Directional drilling has been used in oil and gas operations since the 1930s when onshore drillers employed the technology to reach offshore reservoirs. Over the years, technologies have been introduced to improve precision and control and at the same time have allowed multiple reservoirs to be produced through a single well, which reduces drilling costs and minimizes the environmental impact of the drilling process. In designing drilling plans, operators have considered economics when deciding whether to employ the traditional process of rotating the drillstring to control well trajectory or use more precise directional drilling techniques, but an either/or approach is not always the best one. The introduction of software that analyzes drilling conditions and determines the most appropriate drilling solution is changing the status quo, streamlining the drilling process and changing the playing field for drillers.

The Evolution of Directional Drilling

The widespread adoption of horizontal drilling from narrowly spaced slots on a centralized pad location has led to the introduction of complex wellbore geometry intended to maximize field development while minimizing geographical footprint. The growing need for precise execution of complicated well trajectories increased the demand for directional drilling expertise. Using a steerable bottomhole assembly (BHA) comprising a mud motor with a bent housing, an experienced directional driller can orient the bend of the motor in the direction prescribed on the well plan to steer the well on the intended trajectory in a process known as sliding. When the well trajectory is intended to remain relatively straight, the entire drillstring is rotated from surface in a process referred to as rotating.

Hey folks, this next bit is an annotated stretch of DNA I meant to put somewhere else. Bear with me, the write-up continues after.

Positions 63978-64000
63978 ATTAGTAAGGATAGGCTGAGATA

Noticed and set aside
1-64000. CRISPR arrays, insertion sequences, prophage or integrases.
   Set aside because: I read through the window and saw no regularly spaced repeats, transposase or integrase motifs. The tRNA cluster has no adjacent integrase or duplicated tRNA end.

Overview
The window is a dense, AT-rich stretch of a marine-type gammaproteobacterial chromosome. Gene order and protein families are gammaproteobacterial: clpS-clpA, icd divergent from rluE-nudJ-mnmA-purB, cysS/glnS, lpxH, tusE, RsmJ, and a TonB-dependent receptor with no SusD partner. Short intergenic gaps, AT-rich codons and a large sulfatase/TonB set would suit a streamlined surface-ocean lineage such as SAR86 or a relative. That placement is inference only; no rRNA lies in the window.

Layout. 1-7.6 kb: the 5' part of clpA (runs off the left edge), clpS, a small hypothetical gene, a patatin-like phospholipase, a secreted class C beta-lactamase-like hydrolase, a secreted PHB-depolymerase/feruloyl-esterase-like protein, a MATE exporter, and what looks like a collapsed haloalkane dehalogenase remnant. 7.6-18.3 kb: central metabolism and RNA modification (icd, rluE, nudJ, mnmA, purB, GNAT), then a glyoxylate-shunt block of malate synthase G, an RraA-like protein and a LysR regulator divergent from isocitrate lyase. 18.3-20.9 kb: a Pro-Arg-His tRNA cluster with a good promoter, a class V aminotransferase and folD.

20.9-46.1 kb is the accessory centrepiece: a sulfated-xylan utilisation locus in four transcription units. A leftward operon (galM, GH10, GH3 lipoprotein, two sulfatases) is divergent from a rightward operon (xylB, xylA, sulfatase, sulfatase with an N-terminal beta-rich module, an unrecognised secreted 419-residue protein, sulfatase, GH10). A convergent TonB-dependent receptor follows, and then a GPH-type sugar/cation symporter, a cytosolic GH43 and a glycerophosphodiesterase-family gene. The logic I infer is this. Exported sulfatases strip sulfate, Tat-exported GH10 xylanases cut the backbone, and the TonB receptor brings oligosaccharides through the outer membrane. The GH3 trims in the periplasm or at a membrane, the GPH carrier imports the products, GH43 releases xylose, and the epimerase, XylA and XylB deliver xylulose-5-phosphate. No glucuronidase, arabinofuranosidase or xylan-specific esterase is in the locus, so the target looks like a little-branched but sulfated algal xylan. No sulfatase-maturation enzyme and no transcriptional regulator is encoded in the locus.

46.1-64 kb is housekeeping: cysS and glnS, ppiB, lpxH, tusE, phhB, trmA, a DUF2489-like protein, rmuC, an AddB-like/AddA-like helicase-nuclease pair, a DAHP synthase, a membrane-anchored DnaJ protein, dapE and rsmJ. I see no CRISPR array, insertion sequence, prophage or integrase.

Experience and research have shown, however, that the well trajectory is rarely straight during periods of rotation due to rotational tendencies, a combination of systematic and random influences from BHA design, drilling parameters, and geological formation characteristics that can cause a significant divergence from plan. Rotational tendencies, along with designed well plan deviations, often require sliding to ensure the well follows the planned trajectory.

All else being equal, it might seem that sliding should be applied across the board, but there are two reasons that sliding is not the default solution.

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